Not so impressed by that fact that after installing Warp from a CD, it was common for it to no longer recognise the CD drive upon reboot. And as for SYS errors, involving trawling through the largest Config.sys file known to man....

    3. Montreal Sean

      Re: Ahhh OS/2 Warp

      I actually got OS/2 Warp 3 to install after a couple of tries and a floppy drive replacement.

      I kept it for a couple of days and then went back to Windows because I was a teenager and wanted to play games.

      It was a nice OS though.

    4. DrXym Silver badge

      Re: Ahhh OS/2 Warp

      IBM used to use a weird format on their OS/2 install disks to pack more information on the disk. Very impressive technically but a pain in the arse when you had to make duplicates. Even today getting OS/2 to work on a VM is hassle.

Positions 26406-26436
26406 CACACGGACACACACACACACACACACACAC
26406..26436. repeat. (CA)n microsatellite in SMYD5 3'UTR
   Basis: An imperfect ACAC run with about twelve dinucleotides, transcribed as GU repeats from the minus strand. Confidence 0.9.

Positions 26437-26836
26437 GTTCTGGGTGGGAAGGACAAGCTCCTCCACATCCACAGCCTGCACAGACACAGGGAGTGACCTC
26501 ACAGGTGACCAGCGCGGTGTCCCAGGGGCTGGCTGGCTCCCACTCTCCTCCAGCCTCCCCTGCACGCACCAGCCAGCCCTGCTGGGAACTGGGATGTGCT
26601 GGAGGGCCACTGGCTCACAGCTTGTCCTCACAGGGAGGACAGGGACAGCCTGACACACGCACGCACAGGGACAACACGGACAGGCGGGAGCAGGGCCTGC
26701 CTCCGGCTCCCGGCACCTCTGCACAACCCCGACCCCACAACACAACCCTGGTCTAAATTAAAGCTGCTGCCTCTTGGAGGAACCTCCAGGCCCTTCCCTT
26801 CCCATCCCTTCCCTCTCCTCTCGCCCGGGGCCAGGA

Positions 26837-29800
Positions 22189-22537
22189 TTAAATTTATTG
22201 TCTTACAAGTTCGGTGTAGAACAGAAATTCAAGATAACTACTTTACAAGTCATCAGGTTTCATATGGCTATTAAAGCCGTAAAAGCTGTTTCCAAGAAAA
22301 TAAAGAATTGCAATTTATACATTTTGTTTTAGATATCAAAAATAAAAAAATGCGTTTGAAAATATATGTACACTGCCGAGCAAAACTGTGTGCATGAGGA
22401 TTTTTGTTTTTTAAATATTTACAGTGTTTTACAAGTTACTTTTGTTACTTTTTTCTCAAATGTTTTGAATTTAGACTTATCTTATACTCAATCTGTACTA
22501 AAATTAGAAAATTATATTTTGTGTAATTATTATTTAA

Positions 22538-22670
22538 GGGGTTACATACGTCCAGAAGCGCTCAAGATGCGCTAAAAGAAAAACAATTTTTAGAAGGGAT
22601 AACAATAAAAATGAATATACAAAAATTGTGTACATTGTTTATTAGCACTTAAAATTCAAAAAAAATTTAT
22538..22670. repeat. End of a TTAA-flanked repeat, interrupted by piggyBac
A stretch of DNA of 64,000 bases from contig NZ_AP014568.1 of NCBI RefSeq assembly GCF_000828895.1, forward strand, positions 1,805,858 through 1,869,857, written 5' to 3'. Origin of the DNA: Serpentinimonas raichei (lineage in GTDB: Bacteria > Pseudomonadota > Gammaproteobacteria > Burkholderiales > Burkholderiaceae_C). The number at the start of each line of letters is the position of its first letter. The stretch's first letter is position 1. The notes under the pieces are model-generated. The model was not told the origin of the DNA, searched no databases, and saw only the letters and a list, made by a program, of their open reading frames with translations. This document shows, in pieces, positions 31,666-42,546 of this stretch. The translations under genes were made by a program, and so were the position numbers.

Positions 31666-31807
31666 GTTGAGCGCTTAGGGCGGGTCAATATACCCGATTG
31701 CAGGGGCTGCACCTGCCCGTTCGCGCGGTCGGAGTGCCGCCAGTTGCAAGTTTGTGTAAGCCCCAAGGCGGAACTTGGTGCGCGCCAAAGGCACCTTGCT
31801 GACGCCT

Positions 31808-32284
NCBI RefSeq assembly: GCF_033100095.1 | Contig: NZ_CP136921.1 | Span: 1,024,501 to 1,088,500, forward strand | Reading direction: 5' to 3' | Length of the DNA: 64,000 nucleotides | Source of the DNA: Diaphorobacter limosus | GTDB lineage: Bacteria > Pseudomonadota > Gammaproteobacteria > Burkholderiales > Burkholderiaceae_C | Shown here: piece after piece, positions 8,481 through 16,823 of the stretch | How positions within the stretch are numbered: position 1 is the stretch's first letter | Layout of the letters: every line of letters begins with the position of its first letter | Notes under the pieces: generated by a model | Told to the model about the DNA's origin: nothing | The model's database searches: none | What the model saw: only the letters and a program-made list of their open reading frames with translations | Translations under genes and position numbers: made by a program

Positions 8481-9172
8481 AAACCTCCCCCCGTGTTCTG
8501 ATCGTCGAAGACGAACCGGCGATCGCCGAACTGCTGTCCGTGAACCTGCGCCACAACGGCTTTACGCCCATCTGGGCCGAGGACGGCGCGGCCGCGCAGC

1. esven

        Re: Ahhh OS/2 Warp

        Yeah, it was some strange non-standard format that allowed an incredible 1.8 Mb on each disk instead of the standard 1.44 Mb, but which also made them much more likely to fail, and required a custom backup program that nobody bothered to use until it was too late.

      2. esven

        Re: Ahhh OS/2 Warp

        Yes, they used some non-standard format that allowed an incredible 1.8 Mb on each disk, instead of the standard 1.44 Mb, but which made them much more likely to fail, and required a custom backup program that nobody bothered to use until it was too late.

        1. BinkyTheMagicPaperclip Silver badge

          Re: Ahhh OS/2 Warp